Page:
That's not to say that there are not holy posters, but I will bet you they don't have a high post count.

I cannot claim to be a holy person, but I have read many books by holy people.  I often know the right thing to do, even when I do not do it myself.  I think I am sometimes capable of giving good advice and its goodness does not depend on whether it comes from my personal experience.

But there must be more to helping each other to grow in holiness than giving advice.
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#14
(01-18-2013, 11:43 AM)JayneK Wrote: This makes a lot of sense to me. I know that I am just a beginner in holiness and that probably is the state of most of the more active posters here.  There are some exceptions.  We do have prayer-warriors like Tim around. 

Speaking of Tim, he wrote on another thread:
Quote:I start a thread on praying the Office for fisheaters and I get a handful. Yet, all of the trads are swooning for the latest Breviarium. Disconnect you bet. I start a thread on praying the rosary for the fisheaters as I believe it's getting worse and I get similar results. My take is trads atleast that post are not interested in the nuts and bolts of Salvation, they want to be expert in lofty thoughts. Vanity !

I think Tim makes a very good observation (as usual). We are all subject to such vanity, and we all have to constantly struggle to keep it in check. I frequently catch myself turning the Office into an intellectual exercise in the Latin language, rather than prayer. How many of us can conform to the description of St Francis of Assisi's devotion to prayer?:
Life of St Francis by St Bonaventure Wrote:It was his wont to say the Psalms with mind and spirit as attent as though he saw God present before his eyes, and when the Name of the Lord occurred therein, he seemed to refresh his very lips with the savour of its sweetness. He was fain that that same Name of the Lord, not alone when it was meditated upon, but also when it was uttered or written, should be honoured with an especial reverence, and at times he would prevail on the Brethren to collect all papers with writing upon them, wheresoever they might find them, and to lay them in some seemly place, lest perchance that sacred Name might happen to be written thereon, and so trodden underfoot. And when he uttered or heard the Name of Jesus, he was filled with an inward rejoicing, and seemed all transfigured outwardly, as though some honey-sweet taste had soothed his palate, or some melodious sound his ear.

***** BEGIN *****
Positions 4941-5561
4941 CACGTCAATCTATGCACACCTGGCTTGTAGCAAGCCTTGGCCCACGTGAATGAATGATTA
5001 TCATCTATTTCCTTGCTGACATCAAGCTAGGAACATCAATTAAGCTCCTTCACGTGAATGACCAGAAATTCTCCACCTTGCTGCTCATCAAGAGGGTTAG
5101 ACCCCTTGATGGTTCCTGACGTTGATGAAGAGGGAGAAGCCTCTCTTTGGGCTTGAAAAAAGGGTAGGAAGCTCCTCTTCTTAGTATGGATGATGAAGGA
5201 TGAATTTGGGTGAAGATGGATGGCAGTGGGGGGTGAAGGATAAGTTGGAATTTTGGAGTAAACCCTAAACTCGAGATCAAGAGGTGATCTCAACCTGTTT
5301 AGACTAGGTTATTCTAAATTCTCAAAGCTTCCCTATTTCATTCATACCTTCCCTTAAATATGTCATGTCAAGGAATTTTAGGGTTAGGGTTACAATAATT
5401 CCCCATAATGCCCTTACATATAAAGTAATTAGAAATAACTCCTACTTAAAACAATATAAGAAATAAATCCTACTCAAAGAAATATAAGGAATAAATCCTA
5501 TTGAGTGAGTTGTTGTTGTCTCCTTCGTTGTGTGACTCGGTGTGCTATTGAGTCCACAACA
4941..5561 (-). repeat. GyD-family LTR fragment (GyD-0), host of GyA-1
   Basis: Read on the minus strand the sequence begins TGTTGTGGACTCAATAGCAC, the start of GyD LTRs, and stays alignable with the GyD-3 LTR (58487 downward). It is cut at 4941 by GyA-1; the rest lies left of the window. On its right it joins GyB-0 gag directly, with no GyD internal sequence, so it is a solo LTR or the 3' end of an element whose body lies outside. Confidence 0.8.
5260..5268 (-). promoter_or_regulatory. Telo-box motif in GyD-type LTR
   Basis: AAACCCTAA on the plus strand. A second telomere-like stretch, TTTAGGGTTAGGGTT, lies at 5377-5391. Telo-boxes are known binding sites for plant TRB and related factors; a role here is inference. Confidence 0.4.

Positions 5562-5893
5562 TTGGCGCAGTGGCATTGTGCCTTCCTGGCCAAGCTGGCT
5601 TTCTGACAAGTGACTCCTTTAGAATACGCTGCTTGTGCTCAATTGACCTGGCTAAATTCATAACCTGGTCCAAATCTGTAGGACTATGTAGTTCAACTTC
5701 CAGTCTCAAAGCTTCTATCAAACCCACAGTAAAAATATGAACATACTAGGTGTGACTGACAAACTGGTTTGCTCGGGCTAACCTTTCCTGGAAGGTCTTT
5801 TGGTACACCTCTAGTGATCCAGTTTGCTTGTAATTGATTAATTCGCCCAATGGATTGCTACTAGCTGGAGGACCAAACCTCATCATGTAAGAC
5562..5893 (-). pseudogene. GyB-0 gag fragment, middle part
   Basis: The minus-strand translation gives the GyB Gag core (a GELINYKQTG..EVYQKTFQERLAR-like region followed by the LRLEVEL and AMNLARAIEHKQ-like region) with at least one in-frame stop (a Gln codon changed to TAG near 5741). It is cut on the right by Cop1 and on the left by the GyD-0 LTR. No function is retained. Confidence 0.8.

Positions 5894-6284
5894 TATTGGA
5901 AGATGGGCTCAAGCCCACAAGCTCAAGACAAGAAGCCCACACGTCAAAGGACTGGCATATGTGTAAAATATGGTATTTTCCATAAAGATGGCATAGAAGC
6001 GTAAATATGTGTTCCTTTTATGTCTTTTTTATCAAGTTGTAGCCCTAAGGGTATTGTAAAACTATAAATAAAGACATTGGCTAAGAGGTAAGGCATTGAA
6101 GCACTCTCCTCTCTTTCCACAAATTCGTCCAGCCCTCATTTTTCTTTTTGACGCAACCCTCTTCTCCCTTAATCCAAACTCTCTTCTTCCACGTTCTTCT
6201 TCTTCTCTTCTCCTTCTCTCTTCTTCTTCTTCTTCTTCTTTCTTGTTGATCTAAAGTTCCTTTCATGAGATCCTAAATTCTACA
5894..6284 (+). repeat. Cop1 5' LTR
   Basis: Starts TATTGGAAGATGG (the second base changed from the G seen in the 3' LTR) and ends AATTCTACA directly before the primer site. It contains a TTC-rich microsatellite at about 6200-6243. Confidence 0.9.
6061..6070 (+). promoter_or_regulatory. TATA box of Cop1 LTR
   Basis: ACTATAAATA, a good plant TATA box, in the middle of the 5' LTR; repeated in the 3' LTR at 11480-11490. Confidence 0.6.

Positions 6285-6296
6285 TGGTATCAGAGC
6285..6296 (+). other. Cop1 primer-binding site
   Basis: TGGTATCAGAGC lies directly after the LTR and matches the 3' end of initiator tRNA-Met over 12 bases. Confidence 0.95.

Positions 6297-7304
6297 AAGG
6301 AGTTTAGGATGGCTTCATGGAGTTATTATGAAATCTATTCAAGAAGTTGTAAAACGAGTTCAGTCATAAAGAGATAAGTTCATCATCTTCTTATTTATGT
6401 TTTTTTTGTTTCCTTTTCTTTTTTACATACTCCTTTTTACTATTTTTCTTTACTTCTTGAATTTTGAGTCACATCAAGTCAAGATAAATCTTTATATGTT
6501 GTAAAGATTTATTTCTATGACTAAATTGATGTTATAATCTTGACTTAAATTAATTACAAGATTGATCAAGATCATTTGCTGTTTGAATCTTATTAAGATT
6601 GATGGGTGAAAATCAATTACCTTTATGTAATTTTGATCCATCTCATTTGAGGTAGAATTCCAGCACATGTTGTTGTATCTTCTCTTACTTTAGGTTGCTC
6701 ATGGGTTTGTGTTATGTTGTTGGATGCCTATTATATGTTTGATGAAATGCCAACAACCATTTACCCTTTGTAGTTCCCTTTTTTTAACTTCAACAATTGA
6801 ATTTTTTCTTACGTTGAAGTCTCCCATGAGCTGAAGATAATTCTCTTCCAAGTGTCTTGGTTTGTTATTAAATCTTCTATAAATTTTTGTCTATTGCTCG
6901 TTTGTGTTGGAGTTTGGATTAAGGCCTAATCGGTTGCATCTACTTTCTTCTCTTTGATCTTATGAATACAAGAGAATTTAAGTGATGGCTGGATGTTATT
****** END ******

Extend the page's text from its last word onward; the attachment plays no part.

That is holiness. I don't really know how you can encourage that on an internet forum, but it's worth trying to find a way to. Better to at least discuss holiness than to constantly bicker about the problems we all know exist in the Church which we can do nothing about.
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#15
Maybe we'd benefit from a "Spiritual Life & Devotions" subsection? Sometimes I have questions about prayer, but it's not specifically about the Office, and it seems out of place among the more general topics in the "Apologetics and Questions about Traditional Catholicism" section.

It would be helpful to have a place dedicated to sharing information and experiences on topics like mental prayer and meditations, growing in virtue, adoration, penance, scapulars, etc. in a place not immediately next to a thread where we're all getting riled up about theology and church politics.  :LOL:

Also, I don't really want a scenario where we're all encouraged to be a bunch of interfering busybodies in each others' lives; that was one of the last straws of my protestant experience. Certainly we could ask for advice, and offer when asked, but any reasonable answer should probably be followed up by "...but really you should ask your priest or spiritual director." :)

But I totally understand why it would be ideal to have support here on this forum instead of fleeing to a different one, because as was mentioned, we all ought to be pursuing holiness, and secondly because we already know each other to some degree here, and that comfort level is very important (at least to me) when discussing things like this. And there are already threads on some of these topics that pop up, they just tend to be scattered and eclipsed sometimes.